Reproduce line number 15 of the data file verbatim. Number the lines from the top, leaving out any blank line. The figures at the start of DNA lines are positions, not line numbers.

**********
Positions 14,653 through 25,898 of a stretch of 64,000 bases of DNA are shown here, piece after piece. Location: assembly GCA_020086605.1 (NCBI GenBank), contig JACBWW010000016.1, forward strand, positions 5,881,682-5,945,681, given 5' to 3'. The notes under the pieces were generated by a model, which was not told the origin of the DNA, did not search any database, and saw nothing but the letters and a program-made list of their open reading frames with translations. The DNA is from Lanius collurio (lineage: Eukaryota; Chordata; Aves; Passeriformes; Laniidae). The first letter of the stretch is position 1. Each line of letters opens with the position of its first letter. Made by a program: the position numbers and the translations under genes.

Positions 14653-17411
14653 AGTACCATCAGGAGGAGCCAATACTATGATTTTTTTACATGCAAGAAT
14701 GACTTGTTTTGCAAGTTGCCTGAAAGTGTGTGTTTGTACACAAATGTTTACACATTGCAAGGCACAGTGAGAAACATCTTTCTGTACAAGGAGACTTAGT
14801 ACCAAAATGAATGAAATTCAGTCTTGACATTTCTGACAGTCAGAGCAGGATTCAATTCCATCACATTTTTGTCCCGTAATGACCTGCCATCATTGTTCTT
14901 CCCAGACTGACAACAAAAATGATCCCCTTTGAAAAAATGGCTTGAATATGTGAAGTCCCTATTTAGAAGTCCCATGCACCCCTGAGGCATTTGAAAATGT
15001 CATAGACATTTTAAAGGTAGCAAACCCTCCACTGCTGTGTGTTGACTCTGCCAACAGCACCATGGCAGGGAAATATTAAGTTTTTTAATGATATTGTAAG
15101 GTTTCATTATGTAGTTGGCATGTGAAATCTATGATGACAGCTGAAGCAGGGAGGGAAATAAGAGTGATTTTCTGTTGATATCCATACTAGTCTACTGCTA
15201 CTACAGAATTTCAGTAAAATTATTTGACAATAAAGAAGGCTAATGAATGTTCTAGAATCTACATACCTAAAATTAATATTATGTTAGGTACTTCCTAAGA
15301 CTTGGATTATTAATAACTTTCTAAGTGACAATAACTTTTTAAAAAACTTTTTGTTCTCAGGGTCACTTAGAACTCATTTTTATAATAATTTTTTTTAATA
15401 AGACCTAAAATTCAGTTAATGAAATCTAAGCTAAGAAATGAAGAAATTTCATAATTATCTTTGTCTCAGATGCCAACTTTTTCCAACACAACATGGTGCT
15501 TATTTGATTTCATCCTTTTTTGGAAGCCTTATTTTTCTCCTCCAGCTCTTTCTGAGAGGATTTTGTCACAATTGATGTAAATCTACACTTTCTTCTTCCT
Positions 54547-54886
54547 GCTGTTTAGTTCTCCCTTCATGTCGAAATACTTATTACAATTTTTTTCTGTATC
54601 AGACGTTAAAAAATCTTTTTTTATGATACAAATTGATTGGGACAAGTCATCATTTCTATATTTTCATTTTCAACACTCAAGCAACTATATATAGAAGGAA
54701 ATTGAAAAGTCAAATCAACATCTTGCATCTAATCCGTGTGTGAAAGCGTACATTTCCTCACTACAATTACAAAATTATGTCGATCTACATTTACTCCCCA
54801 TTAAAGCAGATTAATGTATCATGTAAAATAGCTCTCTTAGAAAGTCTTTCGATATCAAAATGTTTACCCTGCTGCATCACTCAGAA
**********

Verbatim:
54601 AGACGTTAAAAAATCTTTTTTTATGATACAAATTGATTGGGACAAGTCATCATTTCTATATTTTCATTTTCAACACTCAAGCAACTATATATAGAAGGAA